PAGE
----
While cannabis will soon be legalized in Canada, it does not mean that it will be entirely decriminalized.
This is much like alcohol, which is a substance that is taxed and regulated, yet has legal consequences and ramifications when it is consumed in excessive amounts or in risky situations (like behind the wheel of a vehicle).
And yes, while the Cannabis Act will be allowing for personal grows and retail distribution, there are strict regulations about cannabis that makes some of its possession and sale still a criminal offense. Let’s touch on some of the ways that cannabis can still lead to prison time, even after July 1.
Cannabis in Public vs. Private
The big stipulation in the heart of the Cannabis Act is the different limits between possessing cannabis in public vs. possessing it inside a private dwelling (home, apartment, townhouse, etc.).
When in public, adults in Canada will be allowed to be in possession of about 30 grams of cannabis (about 1 ounce) – or an equivalent amount of cannabis-based products (food, concentrates, cannabis oil). The rule applies to adults over the age of 18; minors are still prohibited from possessing cannabis in any amount or form.
In the confines of private property, adults can possess an unlimited amount of processed cannabis, though private grows are limited to just four plants per household. Adults who are going from one private dwelling to another can only transfer 30 grams at a time in public. An adult can have four plants in both dwellings as part of a personal stash, and both dwellings can have unlimited amounts of cannabis products in the homes – unless, of course, provinces or territories pass their own rules and regulations about personal possession.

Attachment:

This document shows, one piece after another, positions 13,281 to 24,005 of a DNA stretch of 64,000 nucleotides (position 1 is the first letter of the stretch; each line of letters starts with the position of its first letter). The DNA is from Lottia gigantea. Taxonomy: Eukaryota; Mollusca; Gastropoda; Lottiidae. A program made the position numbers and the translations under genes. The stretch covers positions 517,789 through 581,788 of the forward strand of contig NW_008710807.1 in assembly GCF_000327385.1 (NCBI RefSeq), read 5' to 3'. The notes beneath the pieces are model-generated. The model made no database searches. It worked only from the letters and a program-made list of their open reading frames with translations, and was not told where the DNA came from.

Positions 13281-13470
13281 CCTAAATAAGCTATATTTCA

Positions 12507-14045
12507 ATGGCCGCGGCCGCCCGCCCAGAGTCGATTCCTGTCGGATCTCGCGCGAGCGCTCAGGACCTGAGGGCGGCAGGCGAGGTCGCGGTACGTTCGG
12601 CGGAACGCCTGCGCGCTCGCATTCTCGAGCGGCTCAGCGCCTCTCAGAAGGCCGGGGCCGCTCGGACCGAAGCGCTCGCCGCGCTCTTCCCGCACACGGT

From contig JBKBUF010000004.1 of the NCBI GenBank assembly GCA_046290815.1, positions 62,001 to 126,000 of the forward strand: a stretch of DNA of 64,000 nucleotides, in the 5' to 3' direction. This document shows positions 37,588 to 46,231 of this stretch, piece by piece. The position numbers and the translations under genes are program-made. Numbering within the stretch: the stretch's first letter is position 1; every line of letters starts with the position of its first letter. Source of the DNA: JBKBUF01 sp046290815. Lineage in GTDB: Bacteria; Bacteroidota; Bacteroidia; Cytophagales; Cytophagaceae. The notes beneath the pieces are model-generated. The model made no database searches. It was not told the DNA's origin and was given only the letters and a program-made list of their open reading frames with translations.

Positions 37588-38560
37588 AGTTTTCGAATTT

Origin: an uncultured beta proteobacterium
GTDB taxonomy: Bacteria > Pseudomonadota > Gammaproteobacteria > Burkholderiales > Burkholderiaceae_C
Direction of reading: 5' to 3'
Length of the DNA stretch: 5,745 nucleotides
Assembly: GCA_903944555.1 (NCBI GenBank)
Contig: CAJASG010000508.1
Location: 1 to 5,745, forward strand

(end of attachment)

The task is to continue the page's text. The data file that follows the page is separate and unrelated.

Civil vs. Criminal Penalties
With the going into force of the Cannabis Act, there will be some different charges based on the “severity” of a public cannabis possession violation.Those adults who are caught in public in possession of an amount greater than 30 grams but less than 50 grams would be treated similar to a traffic ticket – in other words, it’s a civil offense that may result in a small fine or a couple hundred dollars.
Anything over 50 grams of possession, or any cannabis i the possession of a child can result in what are called “severe” criminal penalties. Those penalties will be ultimately decided by provinces and territories, with general guidance from federal legislation. These penalties will include jail time and heavy fines.
Next week, we’ll close this series by discussing what are called international obligations, and ramifications of cannabis in workplaces and in the production of industrial hemp.